A meeting was held at NASA Hq to discuss unmanned ATM operations. ATM Principal Investigators and personnel from MSC, MSFC, KSC, and NASA Hq attended. Following presentations by MSC and MSFC and statements by the investigators, a daily eight-hour unmanned operation of the ATM was baselined.
Letters, William C. Schneider, NASA Hq, to Leland F. Belew, MSFC, Kenneth S. Kleinknecht, MSC, and Thomas W. Morgan, KSC, "Unmanned ATM Experiment Operations Meeting, 20 July 1970 Kenneth S. Kleinknecht to Directors of Flight Operations and Flight Crew Operations, MSC, "Unmanned ATM Operations," 30 July 1970.
MSFC issued a contract change order to McDonnell Douglas changing the food management concept from a soft to a canned food package, which provided additional food storage. Modification of the wardroom table to mount a new serving tray with hotplate cavities for heating the food was also included in the change.
Change Order 128, Contract NAS 9-6555, Schedule 11, 17 July 1970.
MSFC modified an existing contract with McDonnell Douglas for additional work on the Skylab airlock. The AM was a 1.6-m-diameter tunnel attached to the top of the Workshop. It provided the major work area and support equipment required to activate and operate the Workshop and also formed a passageway for the astronauts to move from the Apollo CM and MDA into the Workshop. The airlock could also be depressurized and sealed off for exit into space outside the vehicle.
MSFC Contracts Office, MOD 55 to Contract NAS 9-6555 Schedule 1, 23 July 1970.
Representatives of government and industry participated in a Skylab AM and MD A crew station review at McDonnell Douglas in St. Louis. Storage areas, equipment, and crew operations were discussed. Astronauts attending the review conducted walk-throughs of the AM and MDA, major elements of the Skylab cluster that would also include large solar observatory quarters for long stays in space. McDonnell Douglas was developing the AM. The MDA was being built by MSFC; and Martin Marietta, Denver Division, was integrating equipment and experiments.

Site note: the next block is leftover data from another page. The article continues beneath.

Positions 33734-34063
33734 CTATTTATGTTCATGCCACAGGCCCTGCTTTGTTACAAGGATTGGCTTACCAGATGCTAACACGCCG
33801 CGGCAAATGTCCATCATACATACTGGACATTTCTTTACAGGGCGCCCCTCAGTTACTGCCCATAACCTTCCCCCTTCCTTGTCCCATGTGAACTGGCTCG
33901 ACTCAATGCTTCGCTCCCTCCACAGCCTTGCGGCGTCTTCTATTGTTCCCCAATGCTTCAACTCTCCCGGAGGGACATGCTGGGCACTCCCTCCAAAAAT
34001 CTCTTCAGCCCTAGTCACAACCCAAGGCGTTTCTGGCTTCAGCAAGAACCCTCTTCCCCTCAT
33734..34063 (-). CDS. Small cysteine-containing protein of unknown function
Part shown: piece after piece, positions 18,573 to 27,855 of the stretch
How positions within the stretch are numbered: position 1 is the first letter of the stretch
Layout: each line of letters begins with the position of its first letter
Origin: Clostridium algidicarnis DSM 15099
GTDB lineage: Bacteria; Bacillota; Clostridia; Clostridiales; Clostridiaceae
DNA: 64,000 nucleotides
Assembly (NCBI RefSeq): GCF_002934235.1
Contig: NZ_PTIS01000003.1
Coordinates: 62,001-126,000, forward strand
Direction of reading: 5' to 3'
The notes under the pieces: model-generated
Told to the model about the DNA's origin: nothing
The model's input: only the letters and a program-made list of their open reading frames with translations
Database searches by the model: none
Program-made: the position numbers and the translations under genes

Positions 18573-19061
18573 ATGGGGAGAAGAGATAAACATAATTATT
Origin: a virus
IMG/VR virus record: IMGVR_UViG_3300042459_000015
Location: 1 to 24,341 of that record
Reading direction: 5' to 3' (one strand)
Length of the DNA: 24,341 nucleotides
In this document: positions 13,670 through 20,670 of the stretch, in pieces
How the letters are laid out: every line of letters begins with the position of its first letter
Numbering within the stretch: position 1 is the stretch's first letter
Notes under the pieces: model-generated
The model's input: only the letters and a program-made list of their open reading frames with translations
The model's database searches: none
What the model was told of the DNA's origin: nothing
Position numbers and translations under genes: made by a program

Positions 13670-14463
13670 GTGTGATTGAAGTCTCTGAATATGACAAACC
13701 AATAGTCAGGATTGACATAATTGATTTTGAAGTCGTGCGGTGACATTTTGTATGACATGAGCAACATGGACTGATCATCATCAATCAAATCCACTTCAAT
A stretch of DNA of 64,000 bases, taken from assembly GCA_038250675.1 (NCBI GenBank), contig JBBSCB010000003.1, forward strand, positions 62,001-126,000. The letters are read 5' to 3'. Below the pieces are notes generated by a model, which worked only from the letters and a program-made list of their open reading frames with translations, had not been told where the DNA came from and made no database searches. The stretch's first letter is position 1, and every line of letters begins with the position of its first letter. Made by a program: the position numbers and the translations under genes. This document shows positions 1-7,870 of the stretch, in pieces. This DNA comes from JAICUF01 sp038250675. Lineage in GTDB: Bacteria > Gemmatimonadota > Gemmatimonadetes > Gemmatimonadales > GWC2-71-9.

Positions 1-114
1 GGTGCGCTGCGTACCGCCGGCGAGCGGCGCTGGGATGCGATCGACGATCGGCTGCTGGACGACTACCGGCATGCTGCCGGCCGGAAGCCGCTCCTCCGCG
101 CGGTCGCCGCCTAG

MSFC News Release 70-146, 28 July 1970; MSFC, "Weekly Activity Report," 6 August 1970; "Weekly Progress and Problem Summary for the Administrator Skylab Program," 7 August 1970, NASA, "Manned Space Flight Weekly Report," 10 August 1970.
 KSC awarded a contract to Reynolds, Smith, and Hills of Jacksonville, Florida, for architectural and engineering services in modification plans for adapting existing Saturn V facilities at Launch Complex 39 to launch Saturn IB space vehicles. A launcher-umbilical tower would require a major modification, and minor modification would be required in the service platforms of the Vehicle Assembly Building, where space vehicles were assembled and checked out before being moved to the launch pad. The firm, fixed-price contract had a performance period of 200 days, with work to be performed at the Center and in Jacksonville.
Spaceport News, 30 July 1970, p. 5.
Skylab Program Managers Thomas W. Morgan, KSC, Leland F. Belew, MSFC, and Kenneth S. Kleinknecht, MSC, approved an inter-Center agreement on the use and control of acceptance checkout equipment-spacecraft (ACE-S/C) for the checkout of the ATM at all locations and the AM downlink at KSC.
"MSC/KSC/MSFC Inter-Center Agreement on the Use and Control of ACE-S/C for the Checkout of ATM at All Locations and AM (Downlink) at KSC," 30 July 1970; MSFC, "Weekly Activity Report," 7 August 1970; KSC, "Weekly Progress Report'" 12 August 1970.
A thermal attitude control system review was held at MSFC. A request by MSC for isolating the 22-bottle cold gas system into two banks to protect the system from leakage was rejected on the basis that adequate attitude control would still be maintained in the event of a depleted gas supply by using control moment gyros for all mission phases except the first eight hours. On 4 August, the Manned Space Flight Management Council sustained the rejection.
NASA, "Manned Space Flight Weekly Report," 10 August 1970; letter, C. A. Sweeney, NASA Hq, to Dist., "MSF Management Council Action Items From Program Review of August 4, 1970."
A special change review board was established to expedite and finalize decisions needed by contractors. Emphasis would be placed on resolving urgent change. The initial meeting would cover the Orbital Workshop, airlock module, and experiments. Members of the board were William C. Schneider and John H, Disher (NASA Hq), Leland F. Belew (MSFC), Kenneth S. Kleinknecht (MSC), and Thomas W. Morgan (KSC).
TWX, William C. Schneider to Leland F. Belew, Kenneth S. Kleinknecht, and Thomas W. Morgan, 4 August 1970.
An MSFC Saturn Program Office review of all Skylab Program directives applicable to the launch vehicle was conducted. Essentially, the review indicated there was no incompatibility between requirements of the Skylab directives and Saturn practices as they pertained to the launch vehicle.
Letter, R. G. Smith, MSFC, to W. C. Schneider, NASA Hq, "MSFC Saturn Program Office Implementation of Skylab Directives," 6 August 1970.
 A critical design review for the AM was held at McDonnell Douglas. Personnel from NASA Hq, MSC, KSC, MSFC, and McDonnell Douglas participated. The review was a detailed technical examination of the total AM, including the environmental control systems, electrical and power management, data and communications, structural and mechanical, and other miscellaneous and experiment-support systems.